Trump Wants $18B for Border Wall as DACA Negotiations Stumble

As lawmakers try to reach a deal to restore DACA protections, the Trump administration says it wants $18 billion for border barriers.

By Gabrielle Levy, Political Reporter |Jan. 5, 2018, at 12:01 p.m.

Trump Wants $18B for Border Wall as DACA Negotiations Stumble

An existing border wall at the U.S.-Mexico border in Nogales, Arizona. President Donald Trump is requesting more money to expand parts of the wall along the southwest border. (DImitros Manis/SOPA Images/LightRocket via Getty Images)

The Trump administration wants roughly $18 billion over a decade for hundreds of miles of barriers on the southwest border as part of a broader immigration deal and as lawmakers struggle to reach a consensus two weeks ahead of a major spending deadline.

DACA Debate Looms Over Government Funding Talks

According to a document prepared by the Department of Homeland Security and described to The Wall Street Journal, the administration is proposing what amounts to an expansion of existing physical barrier from 654 miles to almost 1,000 miles, or about half the length of the southern border with Mexico. The document was drawn up following a request by senators seeking details about the administration's border security demands, which are tied into ongoing legislative discussions.

The outline reportedly calls for a total of roughly $33 billion for border security measures that also include technological enhancements and personnel.

The wall has loomed over negotiations both on government funding ahead of a Jan. 19 deadline and efforts to reach an agreement on a permanent replacement for the Deferred Action for Childhood Arrivals program, an Obama-era initiative that protects certain young immigrants brought into the country illegally from deportation. The Trump administration announced in September it was canceling the program, but effectively gave Congress six months to replace it with legislation.

A wall along the border with Mexico – paid for by Mexico – was one of Trump's main presidential campaign promises. More recently, he has insisted that any deal to replace DACA be paired with border security enhancements, including a wall.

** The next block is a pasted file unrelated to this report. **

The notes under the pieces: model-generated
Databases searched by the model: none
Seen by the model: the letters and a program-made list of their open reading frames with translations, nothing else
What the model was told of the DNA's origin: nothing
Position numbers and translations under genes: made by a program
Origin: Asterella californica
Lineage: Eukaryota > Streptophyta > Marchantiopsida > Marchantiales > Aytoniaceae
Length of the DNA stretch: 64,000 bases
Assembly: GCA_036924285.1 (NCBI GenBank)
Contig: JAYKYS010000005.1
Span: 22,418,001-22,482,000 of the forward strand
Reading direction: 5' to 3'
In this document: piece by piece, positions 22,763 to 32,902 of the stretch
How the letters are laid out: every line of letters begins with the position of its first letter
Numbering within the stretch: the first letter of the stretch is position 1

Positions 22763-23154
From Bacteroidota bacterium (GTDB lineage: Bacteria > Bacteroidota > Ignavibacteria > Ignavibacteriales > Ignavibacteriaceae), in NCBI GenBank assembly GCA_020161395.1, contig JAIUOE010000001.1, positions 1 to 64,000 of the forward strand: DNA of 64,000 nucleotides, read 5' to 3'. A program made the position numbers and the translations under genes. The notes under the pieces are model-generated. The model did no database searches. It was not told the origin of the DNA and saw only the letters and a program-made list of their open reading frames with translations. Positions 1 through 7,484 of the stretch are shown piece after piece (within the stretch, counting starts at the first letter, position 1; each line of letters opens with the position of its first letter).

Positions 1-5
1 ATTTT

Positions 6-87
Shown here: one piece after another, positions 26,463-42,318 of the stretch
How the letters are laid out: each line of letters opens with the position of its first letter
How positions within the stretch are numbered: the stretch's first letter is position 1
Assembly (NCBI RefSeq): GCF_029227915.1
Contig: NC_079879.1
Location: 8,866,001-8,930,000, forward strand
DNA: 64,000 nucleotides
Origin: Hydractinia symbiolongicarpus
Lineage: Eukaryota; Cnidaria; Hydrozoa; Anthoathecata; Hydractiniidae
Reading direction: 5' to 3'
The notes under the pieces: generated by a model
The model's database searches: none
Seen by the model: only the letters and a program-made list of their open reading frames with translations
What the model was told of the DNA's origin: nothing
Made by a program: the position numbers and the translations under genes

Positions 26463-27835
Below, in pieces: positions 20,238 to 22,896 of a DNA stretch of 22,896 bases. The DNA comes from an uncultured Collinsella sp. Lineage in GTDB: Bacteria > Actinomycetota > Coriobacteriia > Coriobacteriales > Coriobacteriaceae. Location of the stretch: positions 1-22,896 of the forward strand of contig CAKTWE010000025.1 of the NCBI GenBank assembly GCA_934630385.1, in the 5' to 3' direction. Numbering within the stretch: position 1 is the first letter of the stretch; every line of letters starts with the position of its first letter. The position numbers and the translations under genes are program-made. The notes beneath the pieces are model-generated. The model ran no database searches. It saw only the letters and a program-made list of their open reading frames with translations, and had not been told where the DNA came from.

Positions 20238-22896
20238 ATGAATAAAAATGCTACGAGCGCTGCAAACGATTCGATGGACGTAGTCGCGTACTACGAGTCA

"We must BUILD THE WALL, stop illegal immigration, end chain migration & cancel the visa lottery," Trump tweeted Thursday after Republican lawmakers met to discuss immigration at the White House. "The current system is unsafe & unfair to the great people of our country - time for change!"

Trump is planning to convene a bipartisan group of lawmakers to discuss immigration at the White House next week. But his calls for a wall divide many on Capitol Hill, with Democrats and some Republicans opposing such an initiative as unnecessary or a poor use of government funds.

DACA negotiations also hit an apparent speed bump this week, with some GOP senators apparently quitting a bipartisan working group.

"Over the course of the last several weeks, we have negotiated in good faith with Senate Democrats on a DACA agreement," Sens. James Lankford of Oklahoma and Thom Tillis of North Carolina said in joint statement Thursday. "Unfortunately, our discussions on border security and enforcement with Democrats are much further apart, and that is key to getting a bipartisan deal on DACA. Until that happens, we cannot accomplish the solutions our country needs and many families deserve."

Members of the working group, led by Sens. Jeff Flake, R-Ariz., and Dick Durbin, D-Ill., met in Durbin's office Wednesday, and seemed to be nearing an agreement on provisions that would restore protections to so-called Dreamers and provide a path to permanent legalization. Lankford and Thillis reportedly weren't present.

But it's not clear the group will be able to reach a compromise on border security, or if such an agreement would get the approval of Republicans in the House, where Speaker Paul Ryan has said he won't bring up a bill that can't get the support of at least half his caucus.

Nor have Democratic leaders said whether they will insist on an immigration deal by Jan. 19 or force a government shutdown in order to get one. They're facing a pressure campaign from immigration and liberal activists who cried betrayal after lawmakers failed to restore DACA protections before the end of last year, and are wary of angering a motivated base.

Meanwhile, public recriminations over a possible shutdown have already begun.

"Why do Senate Ds slow walk disaster relief (for Puerto Rico, Florida, Texas and the West) plus defense needs in order to force a DACA deal?" Sen. John Cornyn of Texas, the Senate's No. 2 Republican, tweeted Friday. "We are negotiating in good faith on DACA and will beat the deadline if Ds do so as well; no need to abandon USG's other responsibilities."